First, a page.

When the Kingston Frontenacs landed the first-overall pick in the 2019 OHL Priority Selection, they knew that they may have drafted a generational talent. The team picked Shane Wright, a center who played for the Don Mills Flyers in the Greater Toronto Hockey League.
Wright was highly regarded as a lock to lead off the Priority Selection after scoring 150 points, including 66 goals and 18 penalty minutes in 72 minor midget games. His ability to both set up his teammates and fill the net made him a desirable player for the Frontenacs who look to rebound from an abysmal 14-win season. It was their second-worst total in franchise history.
An Exceptional Player
Wright will headline the squad in Kingston, which is a tall task for any athlete, but an incredible demand for the player who will be the youngest participant in Major Junior Hockey in Canada this season. Wright is just 15 years old and was granted exceptional player status by Hockey Canada.
The status allows Wright to play in the OHL a year earlier than the league’s guidelines allow. It’s a remarkable achievement, especially considering that he wasn’t the only player to apply last season. Matthew Savoie also attempted to earn exceptional status. He was declined despite scoring an incredible 31 goals and 40 helpers for a sum of 71 points in just 31 games.
Savoie was selected first overall in the WHL Bantam Draft to the newly-relocated team, Winnipeg Ice. He is eligible to play in just five games for the team this season and will spend the rest of his season centering a line for his prep school midget team. Should injuries occur, he could then be called to fill in.
By denying Savoie the opportunity to play full time in the WHL, it demonstrates the stringency that Hockey Canada places in granting only the best exceptional status. Wright joined some elite company when he was given the nod to enter the OHL early.
He’s Already One of Junior’s Elite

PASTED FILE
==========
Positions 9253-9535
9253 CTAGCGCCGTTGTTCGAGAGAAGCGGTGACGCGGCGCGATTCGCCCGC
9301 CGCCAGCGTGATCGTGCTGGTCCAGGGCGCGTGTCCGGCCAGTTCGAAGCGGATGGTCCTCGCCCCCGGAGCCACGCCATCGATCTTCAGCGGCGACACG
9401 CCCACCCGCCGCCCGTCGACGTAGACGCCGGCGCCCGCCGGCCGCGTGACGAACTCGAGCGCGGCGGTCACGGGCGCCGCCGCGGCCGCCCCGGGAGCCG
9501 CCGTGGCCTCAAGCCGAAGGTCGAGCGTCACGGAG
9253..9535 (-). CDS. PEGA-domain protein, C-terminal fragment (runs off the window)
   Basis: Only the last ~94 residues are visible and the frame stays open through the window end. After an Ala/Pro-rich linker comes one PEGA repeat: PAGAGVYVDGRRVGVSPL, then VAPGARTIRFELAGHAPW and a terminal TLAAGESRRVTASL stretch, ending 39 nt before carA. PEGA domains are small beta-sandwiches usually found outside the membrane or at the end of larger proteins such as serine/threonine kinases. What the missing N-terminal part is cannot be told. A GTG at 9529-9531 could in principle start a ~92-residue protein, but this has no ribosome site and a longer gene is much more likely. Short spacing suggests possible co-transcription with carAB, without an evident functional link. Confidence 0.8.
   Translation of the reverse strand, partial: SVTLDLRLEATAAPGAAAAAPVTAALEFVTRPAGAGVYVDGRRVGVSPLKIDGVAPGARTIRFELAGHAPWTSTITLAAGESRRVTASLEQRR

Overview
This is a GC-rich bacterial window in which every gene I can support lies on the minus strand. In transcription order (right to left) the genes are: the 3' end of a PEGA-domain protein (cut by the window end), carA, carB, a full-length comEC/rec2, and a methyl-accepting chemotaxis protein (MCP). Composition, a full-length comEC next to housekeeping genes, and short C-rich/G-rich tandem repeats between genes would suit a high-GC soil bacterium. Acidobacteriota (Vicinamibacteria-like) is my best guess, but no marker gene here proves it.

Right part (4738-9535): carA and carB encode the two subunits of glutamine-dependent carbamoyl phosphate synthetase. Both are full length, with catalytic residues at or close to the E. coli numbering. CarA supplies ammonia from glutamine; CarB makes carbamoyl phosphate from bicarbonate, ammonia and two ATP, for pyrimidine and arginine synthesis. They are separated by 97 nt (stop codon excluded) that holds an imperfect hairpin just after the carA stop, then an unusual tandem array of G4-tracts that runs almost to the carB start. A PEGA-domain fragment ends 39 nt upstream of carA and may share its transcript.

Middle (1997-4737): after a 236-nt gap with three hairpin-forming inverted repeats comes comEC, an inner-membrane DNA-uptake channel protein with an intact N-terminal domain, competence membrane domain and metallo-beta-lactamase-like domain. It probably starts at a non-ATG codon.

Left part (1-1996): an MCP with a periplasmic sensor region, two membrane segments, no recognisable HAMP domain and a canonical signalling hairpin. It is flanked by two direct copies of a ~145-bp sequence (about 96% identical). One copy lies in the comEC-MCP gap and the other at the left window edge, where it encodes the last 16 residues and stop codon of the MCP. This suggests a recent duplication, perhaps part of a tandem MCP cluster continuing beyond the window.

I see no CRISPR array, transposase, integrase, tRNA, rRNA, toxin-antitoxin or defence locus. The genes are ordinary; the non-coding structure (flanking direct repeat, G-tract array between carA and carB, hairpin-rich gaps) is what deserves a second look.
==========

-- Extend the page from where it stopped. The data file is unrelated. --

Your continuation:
Only four other players have ever been granted the exceptional player status into the OHL. Three of them went on to be drafted first overall in both the OHL Priority Selection and then in the NHL Draft. They are John Tavares, Aaron Ekblad, and Connor McDavid.
The fourth and outlier in the group is Sean Day, a defenceman who played for Detroit Compuware. He was not as fortunate with his career path since he was approved to join the OHL at age 15. Day went fourth overall to the Mississauga Steelheads in the 2013 OHL Priority Selection and then was the New York Rangers’ 81st pick in the third round of the 2016 NHL Draft. He is currently playing for Hartford Wolf Pack in the AHL.
The lone exceptional status player to enter the Quebec Major Junior Hockey League was Joe Veleno. He got it ahead of the 2015 QMJHL Entry Draft. Veleno was selected first overall by the Saint John Sea Dogs. He currently plays for Grand Rapids Griffins in the AHL, after he was picked by the Detroit Red Wings at the end of the first round of the 2018 NHL Draft.
Wright now has the opportunity to do what the trio of Tavares, Ekblad, and McDavid did in their junior careers, which was to take the league by storm. When Tavares played in the OHL, attendance rose at every one of his road games. Hockey fans flocked to the rinks to see his talents on display. The same was true for McDavid.
There are already many in hockey circles buzzing about history repeating itself with the league’s latest attraction. Wright is sure to bring out casual fans along with kids and those who just want to be able to say that they saw him play before he became a pro.
The Frontenacs could surely use the boost in support. The team is winless in its first five games this season. The bright spot for them is that Wright has already broken the ice by potting his first OHL goal. It came on the road against the Oshawa Generals in their third game of the season. He doubled his total and added an assist in the very next game.
Expect Wright to do what he does best this season, which is to play the game at a fast pace and use his high hockey IQ to help his team score. Fans will enjoy seeing Wright’s creativity in action.
Though the Frontenacs aren’t expected to be a dominant team, their young star might be a dominant player.
A former scout and referee turned writer, covering the game of hockey wherever it’s played.